My mother recently won an award for being an Outstanding Teacher. She is going to be honored at a banquet. I have to wear a tuxedo.


My mom is awesome.

She grew up in an orphanage in Mexico. She was one of the oldest there, and would pretty much take care of all the rest of the orphans.

My mother wasn't technically an orphan, though.

I hope my mother's father and I never meet each other. It would not be a quiet meeting on my part.

I get very angry when I see parents that do not take care of their children. It makes me think that someday that child will grow up and be as important to someone as my mother is to me.

Sometimes I invite my friends over to my parent's house. I ask first if they have already eaten and if so, I warn them that my mom will make them eat something anyway.

My mother is always concerned that my friends aren't eating enough.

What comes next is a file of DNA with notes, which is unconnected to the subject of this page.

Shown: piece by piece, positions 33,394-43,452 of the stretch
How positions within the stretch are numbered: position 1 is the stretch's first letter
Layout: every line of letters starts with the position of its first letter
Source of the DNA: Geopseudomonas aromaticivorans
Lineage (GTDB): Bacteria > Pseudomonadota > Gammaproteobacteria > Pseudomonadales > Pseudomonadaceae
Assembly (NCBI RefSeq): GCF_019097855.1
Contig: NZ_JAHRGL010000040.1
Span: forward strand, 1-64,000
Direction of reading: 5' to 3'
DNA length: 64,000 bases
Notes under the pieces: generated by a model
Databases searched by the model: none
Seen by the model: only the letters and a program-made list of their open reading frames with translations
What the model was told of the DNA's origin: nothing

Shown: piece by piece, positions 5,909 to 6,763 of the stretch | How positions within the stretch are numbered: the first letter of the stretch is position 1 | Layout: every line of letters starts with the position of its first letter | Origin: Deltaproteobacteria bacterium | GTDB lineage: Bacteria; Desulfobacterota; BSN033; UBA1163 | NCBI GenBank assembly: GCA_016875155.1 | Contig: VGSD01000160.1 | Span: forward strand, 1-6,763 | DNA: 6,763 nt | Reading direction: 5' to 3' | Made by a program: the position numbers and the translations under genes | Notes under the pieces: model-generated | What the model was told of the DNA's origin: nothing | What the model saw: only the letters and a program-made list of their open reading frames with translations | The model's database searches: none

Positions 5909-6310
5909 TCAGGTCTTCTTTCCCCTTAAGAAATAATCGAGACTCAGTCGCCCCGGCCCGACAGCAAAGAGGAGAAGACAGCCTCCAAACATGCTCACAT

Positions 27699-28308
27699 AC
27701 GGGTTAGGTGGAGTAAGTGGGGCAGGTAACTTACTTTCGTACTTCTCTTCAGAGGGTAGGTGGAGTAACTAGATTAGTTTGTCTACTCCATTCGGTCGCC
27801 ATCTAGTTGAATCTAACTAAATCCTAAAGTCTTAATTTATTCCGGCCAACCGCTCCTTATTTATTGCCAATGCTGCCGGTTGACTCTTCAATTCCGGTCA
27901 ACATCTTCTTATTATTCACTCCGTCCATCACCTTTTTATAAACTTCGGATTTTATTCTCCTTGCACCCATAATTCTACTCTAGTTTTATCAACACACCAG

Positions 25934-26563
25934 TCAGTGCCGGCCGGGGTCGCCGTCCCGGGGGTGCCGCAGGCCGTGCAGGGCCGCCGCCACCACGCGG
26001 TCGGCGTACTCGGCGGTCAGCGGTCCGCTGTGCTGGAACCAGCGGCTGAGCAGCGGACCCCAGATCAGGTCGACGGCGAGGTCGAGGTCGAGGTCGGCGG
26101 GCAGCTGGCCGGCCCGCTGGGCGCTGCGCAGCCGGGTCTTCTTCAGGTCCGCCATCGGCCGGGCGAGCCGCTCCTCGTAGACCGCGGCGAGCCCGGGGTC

My father and I argue a lot. Not angry arguments, the fervent ones.

When I was little, he would let me read all of his books even though he knew I wouldn't understand them.

He is difficult to argue with because he is Roman Catholic.

Very fervent.

I officially seceded from the family religion when I was seventeen. I think I had resigned myself to my fate of going to Hell by the time I was 8. I didn't understand much of what I was being told in church, but I did understand that rules were being laid down, and I couldn't figure out how I was supposed to not break them. Especially when I learned that just thinking about doing something bad was as terrible as committing the act itself.

There is a lot you can be damned for.

And a lot of it is a whole lot of fun.

When I grew up, us kids never swore around my parents.

Our parents never swore around us.

We should have all just gotten together on the front porch and sworn at things. That would have brought us closer together.

Once my older brother recorded me swearing on a cassette tape and when we were all having dinner he excused himself to the living room, put it in the stereo, and turned the volume to full-blast.